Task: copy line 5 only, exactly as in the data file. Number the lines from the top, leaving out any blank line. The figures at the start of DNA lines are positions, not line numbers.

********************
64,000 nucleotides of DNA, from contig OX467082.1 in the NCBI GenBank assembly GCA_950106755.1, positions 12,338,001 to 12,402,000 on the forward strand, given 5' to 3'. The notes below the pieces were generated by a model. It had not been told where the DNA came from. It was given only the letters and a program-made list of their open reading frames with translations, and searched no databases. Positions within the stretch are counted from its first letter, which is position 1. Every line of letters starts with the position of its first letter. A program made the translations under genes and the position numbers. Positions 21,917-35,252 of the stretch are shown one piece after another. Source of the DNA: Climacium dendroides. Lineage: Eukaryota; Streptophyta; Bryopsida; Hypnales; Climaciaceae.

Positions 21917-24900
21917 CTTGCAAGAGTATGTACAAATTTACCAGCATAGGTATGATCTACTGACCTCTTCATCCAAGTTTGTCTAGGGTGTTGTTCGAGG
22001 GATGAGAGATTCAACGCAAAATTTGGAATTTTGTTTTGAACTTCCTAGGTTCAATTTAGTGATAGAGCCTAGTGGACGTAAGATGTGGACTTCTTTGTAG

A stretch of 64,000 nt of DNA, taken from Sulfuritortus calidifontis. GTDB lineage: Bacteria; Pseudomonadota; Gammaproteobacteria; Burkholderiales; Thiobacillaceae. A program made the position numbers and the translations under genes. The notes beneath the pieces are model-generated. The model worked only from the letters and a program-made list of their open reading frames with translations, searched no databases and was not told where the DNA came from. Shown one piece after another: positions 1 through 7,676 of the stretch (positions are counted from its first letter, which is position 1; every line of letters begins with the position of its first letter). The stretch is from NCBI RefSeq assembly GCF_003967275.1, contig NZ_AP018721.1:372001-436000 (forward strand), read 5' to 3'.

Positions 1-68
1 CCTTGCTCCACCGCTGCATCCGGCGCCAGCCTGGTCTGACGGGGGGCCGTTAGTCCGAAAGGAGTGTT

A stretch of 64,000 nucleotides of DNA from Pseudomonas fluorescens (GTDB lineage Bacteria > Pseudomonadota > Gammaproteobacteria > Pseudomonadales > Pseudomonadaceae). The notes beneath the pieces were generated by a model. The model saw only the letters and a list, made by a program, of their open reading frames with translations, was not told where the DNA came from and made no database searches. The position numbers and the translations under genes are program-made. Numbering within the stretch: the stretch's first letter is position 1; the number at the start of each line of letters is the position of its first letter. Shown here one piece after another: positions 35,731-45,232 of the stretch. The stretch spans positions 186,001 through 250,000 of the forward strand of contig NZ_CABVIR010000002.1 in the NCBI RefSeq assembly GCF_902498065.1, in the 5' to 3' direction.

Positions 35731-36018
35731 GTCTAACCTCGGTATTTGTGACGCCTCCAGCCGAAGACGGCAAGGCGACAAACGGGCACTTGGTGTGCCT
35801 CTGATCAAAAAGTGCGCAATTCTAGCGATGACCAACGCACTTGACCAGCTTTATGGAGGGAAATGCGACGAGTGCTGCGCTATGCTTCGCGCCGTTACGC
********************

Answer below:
A stretch of 64,000 nt of DNA, taken from Sulfuritortus calidifontis. GTDB lineage: Bacteria; Pseudomonadota; Gammaproteobacteria; Burkholderiales; Thiobacillaceae. A program made the position numbers and the translations under genes. The notes beneath the pieces are model-generated. The model worked only from the letters and a program-made list of their open reading frames with translations, searched no databases and was not told where the DNA came from. Shown one piece after another: positions 1 through 7,676 of the stretch (positions are counted from its first letter, which is position 1; every line of letters begins with the position of its first letter). The stretch is from NCBI RefSeq assembly GCF_003967275.1, contig NZ_AP018721.1:372001-436000 (forward strand), read 5' to 3'.